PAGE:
When you decide it’s time to start a fitness program, one of the first decisions is where you’re going to work out. Should you go to a gym/health club or should you simply work out at home? There are some great reasons for working out at home that include:
- Privacy – nobody watching or bothering you.
- No travel time – less time added to the workout means it fits more easily into your schedule.
- Cleaner and less germs – Some gyms are not on top of their cleaning which may gross you out or at least turn you off. In fact, it’s one of the biggest reasons women quit clubs. At your own home it’s as clean as you want it to be and if there are germs around, at least they are your own.
- Always open – You can workout when you like 24/7/365
- No gym membership expense – sometimes the price of health clubs can be difficult to swing.
- You can wear whatever you want (or nothing at all). It’s nobody’s business but your own.
Having listed some of the potential benefits of working out in your own home, there are some downsides too. Many people that have the good intention of working out at home, run into some stumbling blocks. Here are a few of them and some suggestions as to how to work around them:
- Home gym equipment is often made poorly, may not work well, and can break easily (especially machines). This can leave you unmotivated to continue. *Either spend the money and get better quality equipment or use very simple equipment (tubing and dumbbells can work great).
- Since your gym is always there, you think you’ll get around to it but rarely do. *Create a schedule that you will stick to.
- You can be easily interrupted. I know I said no distractions, but maybe you have kids, pets, or a phone that keeps ringing. *Once you set a schedule, make sure everyone knows that’s your time. Close the door and turn the phone off.
- It can be tough to motivate yourself on your own. *Once you set a schedule for yourself, track of the days that you work out. Then, set up little goals and rewards for yourself. i.e. if you get your workouts in for two weeks, you get to have a massage.
- Even if you have equipment, most people don’t really know what they should be doing for a workout. Sure, you can do an exercise video or stream a workout, but it’s not really tailored to your individual needs. *Hire a certified personal trainer to create a workout that meets your specific needs. Then, bring them back every few weeks for progressions and variety in your program (as well as double checking your form).
Going to a gym or health club works for a lot of people, but if that’s not where you feel comfortable, no worries. Working out at home may be a great option for you. In the end, it doesn’t matter where you work out as long as you do work out.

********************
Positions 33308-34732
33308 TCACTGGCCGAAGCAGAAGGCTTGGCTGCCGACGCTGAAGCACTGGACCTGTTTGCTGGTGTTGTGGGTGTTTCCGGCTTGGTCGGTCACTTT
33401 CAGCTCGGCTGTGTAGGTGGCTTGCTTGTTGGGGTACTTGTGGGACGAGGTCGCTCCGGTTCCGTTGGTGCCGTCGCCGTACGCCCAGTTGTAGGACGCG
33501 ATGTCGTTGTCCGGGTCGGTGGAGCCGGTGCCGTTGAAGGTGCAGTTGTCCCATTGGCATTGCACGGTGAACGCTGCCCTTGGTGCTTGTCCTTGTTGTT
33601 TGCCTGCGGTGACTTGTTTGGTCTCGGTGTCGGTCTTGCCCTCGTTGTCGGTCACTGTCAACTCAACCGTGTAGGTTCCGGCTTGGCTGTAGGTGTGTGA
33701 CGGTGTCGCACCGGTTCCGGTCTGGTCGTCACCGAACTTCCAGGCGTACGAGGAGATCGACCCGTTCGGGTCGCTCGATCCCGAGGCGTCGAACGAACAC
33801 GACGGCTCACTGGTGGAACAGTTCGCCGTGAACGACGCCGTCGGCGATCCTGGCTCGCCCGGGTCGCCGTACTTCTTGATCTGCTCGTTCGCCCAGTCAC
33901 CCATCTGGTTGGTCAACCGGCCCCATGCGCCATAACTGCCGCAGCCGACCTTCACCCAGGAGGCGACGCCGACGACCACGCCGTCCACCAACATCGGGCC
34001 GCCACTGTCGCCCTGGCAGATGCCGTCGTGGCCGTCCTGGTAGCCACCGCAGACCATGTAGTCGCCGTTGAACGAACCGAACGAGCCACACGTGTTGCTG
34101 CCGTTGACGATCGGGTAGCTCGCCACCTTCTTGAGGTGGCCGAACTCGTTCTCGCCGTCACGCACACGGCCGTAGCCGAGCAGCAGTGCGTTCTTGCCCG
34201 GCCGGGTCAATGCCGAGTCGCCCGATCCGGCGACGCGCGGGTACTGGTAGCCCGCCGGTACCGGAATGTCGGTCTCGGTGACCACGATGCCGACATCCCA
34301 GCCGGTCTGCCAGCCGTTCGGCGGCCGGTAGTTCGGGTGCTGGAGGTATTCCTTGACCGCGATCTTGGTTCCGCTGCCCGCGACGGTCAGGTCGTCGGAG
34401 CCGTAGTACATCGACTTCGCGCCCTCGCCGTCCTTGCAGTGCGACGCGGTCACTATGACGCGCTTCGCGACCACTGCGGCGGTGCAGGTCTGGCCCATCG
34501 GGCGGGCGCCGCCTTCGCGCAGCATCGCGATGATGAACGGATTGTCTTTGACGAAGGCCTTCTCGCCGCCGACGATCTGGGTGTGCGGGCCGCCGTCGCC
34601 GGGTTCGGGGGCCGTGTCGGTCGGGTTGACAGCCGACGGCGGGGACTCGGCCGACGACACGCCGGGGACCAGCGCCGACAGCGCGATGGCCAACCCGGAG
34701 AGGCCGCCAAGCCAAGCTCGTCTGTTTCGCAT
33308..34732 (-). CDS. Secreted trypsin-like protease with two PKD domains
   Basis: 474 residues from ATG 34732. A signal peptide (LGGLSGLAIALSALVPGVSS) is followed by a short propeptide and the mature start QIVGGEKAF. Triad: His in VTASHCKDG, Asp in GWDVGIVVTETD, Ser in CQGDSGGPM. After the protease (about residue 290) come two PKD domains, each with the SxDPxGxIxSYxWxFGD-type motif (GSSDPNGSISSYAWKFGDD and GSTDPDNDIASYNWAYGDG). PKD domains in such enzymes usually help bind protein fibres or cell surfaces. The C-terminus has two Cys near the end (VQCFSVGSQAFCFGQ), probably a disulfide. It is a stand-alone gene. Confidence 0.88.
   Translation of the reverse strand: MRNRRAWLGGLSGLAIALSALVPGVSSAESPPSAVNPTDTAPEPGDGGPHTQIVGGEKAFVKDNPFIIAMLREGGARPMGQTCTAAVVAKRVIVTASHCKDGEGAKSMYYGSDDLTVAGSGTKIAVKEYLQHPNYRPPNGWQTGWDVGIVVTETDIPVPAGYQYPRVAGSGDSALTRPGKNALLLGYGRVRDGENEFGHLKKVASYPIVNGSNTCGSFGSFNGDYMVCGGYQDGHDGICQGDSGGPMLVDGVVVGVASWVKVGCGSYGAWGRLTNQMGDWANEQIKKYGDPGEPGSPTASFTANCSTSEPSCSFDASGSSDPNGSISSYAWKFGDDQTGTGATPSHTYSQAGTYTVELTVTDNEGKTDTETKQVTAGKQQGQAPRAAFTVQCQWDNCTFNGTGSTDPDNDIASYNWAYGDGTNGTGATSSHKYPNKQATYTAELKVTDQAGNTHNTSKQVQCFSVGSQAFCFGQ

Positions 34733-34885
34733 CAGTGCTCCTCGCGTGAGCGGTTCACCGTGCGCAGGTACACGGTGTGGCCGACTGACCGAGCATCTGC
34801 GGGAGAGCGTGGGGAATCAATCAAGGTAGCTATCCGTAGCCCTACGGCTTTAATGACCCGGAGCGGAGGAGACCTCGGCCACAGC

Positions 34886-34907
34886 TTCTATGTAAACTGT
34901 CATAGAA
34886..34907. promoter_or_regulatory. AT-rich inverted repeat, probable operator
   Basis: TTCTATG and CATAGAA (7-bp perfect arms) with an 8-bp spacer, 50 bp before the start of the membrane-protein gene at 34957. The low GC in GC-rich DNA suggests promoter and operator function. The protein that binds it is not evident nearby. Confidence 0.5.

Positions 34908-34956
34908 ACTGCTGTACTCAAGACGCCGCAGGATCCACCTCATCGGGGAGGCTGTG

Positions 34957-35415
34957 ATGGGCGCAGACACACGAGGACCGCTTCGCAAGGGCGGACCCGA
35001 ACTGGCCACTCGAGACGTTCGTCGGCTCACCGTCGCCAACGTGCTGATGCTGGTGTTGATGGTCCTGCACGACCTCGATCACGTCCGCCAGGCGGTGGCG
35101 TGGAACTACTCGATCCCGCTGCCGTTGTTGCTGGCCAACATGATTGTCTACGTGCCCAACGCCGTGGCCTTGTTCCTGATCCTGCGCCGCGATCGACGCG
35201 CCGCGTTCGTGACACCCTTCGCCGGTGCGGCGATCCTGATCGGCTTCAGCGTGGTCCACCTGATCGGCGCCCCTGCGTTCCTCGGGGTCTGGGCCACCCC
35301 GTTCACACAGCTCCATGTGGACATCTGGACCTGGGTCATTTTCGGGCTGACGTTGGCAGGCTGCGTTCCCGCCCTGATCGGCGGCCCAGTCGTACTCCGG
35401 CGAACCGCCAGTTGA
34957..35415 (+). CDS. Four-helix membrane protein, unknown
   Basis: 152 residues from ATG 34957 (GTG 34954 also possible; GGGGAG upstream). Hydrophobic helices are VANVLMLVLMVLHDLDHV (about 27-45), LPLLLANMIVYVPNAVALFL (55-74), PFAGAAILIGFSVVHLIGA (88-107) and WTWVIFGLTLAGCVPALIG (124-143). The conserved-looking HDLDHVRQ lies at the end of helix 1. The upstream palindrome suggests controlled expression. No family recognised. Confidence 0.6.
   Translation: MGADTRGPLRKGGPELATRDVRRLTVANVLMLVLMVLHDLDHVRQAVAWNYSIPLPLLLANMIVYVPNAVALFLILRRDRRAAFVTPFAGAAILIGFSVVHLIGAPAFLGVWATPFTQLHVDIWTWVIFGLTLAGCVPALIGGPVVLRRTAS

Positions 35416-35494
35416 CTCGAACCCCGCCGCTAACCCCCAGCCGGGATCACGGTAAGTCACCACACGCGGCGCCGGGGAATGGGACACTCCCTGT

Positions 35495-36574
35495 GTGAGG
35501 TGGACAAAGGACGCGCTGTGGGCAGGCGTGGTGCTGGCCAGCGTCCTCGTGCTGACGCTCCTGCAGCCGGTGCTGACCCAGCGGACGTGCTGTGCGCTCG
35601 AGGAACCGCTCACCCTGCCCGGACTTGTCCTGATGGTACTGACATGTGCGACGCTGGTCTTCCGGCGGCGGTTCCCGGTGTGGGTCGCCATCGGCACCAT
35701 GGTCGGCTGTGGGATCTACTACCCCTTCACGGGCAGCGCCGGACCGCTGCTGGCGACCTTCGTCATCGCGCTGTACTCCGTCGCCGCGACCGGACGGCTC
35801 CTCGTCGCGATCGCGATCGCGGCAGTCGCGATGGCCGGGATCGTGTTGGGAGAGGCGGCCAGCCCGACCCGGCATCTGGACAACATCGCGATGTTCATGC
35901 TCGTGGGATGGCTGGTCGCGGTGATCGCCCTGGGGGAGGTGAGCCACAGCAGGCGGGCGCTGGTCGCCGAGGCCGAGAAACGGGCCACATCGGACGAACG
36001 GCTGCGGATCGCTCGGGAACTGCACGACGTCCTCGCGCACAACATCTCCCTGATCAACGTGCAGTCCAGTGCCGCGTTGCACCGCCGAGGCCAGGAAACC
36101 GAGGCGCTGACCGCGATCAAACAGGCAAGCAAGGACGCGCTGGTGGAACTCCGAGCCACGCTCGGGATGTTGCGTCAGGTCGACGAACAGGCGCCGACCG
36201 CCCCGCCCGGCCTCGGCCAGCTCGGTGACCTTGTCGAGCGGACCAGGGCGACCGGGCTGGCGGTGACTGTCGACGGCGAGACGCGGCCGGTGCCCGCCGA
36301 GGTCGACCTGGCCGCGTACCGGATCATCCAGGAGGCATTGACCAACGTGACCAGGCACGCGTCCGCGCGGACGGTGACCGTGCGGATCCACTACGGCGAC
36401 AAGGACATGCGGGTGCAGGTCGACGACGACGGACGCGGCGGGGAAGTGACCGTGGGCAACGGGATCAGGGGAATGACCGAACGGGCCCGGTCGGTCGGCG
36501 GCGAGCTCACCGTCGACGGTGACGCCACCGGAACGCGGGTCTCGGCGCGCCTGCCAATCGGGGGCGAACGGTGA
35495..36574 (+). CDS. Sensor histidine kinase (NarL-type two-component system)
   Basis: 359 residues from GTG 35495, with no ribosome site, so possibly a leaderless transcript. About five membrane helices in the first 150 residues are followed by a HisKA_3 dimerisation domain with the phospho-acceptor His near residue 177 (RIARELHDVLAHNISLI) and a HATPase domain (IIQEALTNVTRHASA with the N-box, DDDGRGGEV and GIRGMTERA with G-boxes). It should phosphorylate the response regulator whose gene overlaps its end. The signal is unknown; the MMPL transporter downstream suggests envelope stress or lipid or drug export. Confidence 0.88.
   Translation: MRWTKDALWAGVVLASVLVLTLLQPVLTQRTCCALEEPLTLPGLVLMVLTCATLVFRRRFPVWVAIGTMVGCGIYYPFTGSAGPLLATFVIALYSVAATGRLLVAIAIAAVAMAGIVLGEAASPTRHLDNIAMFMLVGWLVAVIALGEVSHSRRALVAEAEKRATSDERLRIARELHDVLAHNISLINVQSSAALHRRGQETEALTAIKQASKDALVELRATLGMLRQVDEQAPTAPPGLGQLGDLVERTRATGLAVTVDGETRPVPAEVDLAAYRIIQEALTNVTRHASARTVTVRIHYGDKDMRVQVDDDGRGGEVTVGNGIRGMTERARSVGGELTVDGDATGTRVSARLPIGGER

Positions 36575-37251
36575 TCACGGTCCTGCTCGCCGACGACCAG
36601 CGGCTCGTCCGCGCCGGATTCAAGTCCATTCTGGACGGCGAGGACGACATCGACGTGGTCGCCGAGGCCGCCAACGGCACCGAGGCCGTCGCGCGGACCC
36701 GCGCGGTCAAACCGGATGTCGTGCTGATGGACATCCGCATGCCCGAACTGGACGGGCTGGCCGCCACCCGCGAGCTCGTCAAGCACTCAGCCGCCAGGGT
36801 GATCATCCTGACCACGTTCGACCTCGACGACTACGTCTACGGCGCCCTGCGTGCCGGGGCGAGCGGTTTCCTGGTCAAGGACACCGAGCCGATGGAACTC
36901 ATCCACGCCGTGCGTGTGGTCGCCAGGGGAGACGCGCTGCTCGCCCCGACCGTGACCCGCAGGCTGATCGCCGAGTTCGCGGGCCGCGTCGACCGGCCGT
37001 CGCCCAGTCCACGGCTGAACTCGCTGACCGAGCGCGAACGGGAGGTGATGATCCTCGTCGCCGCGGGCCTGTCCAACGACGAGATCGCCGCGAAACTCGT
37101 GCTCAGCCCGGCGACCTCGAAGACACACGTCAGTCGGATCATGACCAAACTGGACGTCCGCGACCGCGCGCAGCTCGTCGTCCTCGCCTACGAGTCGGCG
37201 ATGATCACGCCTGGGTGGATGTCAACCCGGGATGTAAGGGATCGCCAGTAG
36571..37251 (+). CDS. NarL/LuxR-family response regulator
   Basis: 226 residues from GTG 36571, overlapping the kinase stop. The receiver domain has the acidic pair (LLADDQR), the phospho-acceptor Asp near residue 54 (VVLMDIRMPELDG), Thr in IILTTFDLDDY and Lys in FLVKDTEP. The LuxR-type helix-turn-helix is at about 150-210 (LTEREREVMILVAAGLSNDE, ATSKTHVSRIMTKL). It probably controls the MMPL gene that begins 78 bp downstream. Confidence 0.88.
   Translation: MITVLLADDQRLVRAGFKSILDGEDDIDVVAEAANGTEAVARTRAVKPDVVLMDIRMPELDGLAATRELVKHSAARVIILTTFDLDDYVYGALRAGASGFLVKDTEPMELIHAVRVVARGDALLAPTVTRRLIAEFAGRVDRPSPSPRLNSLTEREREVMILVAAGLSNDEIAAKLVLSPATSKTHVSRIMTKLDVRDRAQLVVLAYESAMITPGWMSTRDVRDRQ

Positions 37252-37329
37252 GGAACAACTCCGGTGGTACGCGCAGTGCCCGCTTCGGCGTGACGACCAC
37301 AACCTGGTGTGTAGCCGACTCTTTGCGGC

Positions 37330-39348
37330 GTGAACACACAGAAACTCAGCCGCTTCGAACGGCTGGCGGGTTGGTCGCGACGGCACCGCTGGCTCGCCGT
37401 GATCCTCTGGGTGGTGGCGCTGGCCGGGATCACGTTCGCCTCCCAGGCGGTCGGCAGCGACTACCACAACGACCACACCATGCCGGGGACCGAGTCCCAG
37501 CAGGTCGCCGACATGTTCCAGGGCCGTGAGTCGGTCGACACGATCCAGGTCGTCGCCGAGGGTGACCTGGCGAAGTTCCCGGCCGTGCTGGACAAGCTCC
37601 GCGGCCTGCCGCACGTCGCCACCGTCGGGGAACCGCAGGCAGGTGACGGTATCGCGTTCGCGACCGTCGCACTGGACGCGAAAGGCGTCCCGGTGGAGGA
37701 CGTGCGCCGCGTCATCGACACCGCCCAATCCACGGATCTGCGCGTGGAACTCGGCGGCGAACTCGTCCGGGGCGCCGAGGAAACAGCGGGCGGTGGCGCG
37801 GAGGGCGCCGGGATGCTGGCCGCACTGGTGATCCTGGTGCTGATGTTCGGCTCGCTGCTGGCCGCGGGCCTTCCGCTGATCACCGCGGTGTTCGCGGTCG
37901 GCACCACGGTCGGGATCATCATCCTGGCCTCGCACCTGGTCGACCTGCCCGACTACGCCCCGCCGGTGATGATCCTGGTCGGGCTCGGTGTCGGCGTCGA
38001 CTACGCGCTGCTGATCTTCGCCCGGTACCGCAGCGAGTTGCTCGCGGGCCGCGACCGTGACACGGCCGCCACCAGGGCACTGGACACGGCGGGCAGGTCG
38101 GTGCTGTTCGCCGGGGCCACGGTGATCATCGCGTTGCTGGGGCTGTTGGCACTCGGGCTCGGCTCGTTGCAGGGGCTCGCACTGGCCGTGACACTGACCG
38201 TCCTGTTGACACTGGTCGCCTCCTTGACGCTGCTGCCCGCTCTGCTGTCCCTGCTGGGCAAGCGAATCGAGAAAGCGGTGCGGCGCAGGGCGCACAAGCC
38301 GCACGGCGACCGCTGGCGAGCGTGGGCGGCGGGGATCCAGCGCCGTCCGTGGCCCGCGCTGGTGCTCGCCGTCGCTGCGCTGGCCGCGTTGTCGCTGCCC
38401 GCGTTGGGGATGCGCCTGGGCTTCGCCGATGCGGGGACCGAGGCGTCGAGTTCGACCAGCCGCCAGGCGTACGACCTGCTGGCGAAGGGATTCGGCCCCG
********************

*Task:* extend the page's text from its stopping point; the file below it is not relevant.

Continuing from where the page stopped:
“I have to go workout.” is often said with a groan. Typically people don’t want to do it, but they feel that they have to do it. It’s like going to the dentist or doing the grocery shopping, a chore. This view, exercise as a chore, does not make you feel all warm and fuzzy about it. Chores, inherently, are things we would prefer not to do. Here’s the kicker, though, a simple change in prospective can turn how you feel about exercise to something positive. “In every job that must be done, There is an element of fun. You find the fun and snap! The job’s a game.” (from A Spoonful of Sugar, in case you weren’t sure.)
Now, I’m not suggesting taking a spoonful of sugar, just that you look at exercise as something positive, a gift to yourself. Imagine getting up early. It can be positive or negative depending on what you are going to do. If the boss wants you in early to finish some work, getting up early might be a chore. If you are getting up early to get head to the beach, it’s a gift and you’re happy to get out the door. Reframing our self talk from “I have to” to “I get to” is a start. The “have to”s are when we focus on the thing we are going to do. i.e. “I have to do 30 minutes of cardio.” or “I have to go lift weights.” The “get to”s, on the other hand, focus on the benefits we gain from the act. i.e. “I get to become stronger which will make my daily activities easier.” or “I get to improve my health which will help me be around for my grandchildren.” or even “I get to take class with my friends.”
Mindset matters. Take a week or two, and try this out. As you prepare yourself for your next workout, find a couple of “get to”s that helps you to look forward to it. It doesn’t take long to see that because you “get to” workout, your health, your physical and even your mental capabilities are all going to be better for it.
I’m going to leave you now. I “get to” teach a fitness class to some of my favorite people. Wouldn’t miss it for the world.
“Dig Your Well Before You’re Thirsty: The Only Networking Book You’ll Ever Need” was a book I read on networking by Harvey Mackay. The premise is that, because both digging a well and building a network take time, if you wait to start until you need it, it is going to be too late to help you.
Recently, it occurred to me that many people do the same thing with health and wellness. They wait until they have problems before they seek a solution. Benjamin Franklin is quoted as having said, “An ounce of prevention, is worth a pound of cure.” and that certainly holds true with our health.
Now, while it’s never too late to start, it can be a lot more difficult fighting your way back from injuries or illness than if you had begun before there was a problem. Proper nutrition and exercise can help with so many health and wellness issues, that the sooner you start, the more likely you are to avoid or postpone them.
If you’re not currently working toward better health and fitness, what are you waiting for? Move more. Better your diet. Manage your stress. Dig your well(ness) before you’re thirsty.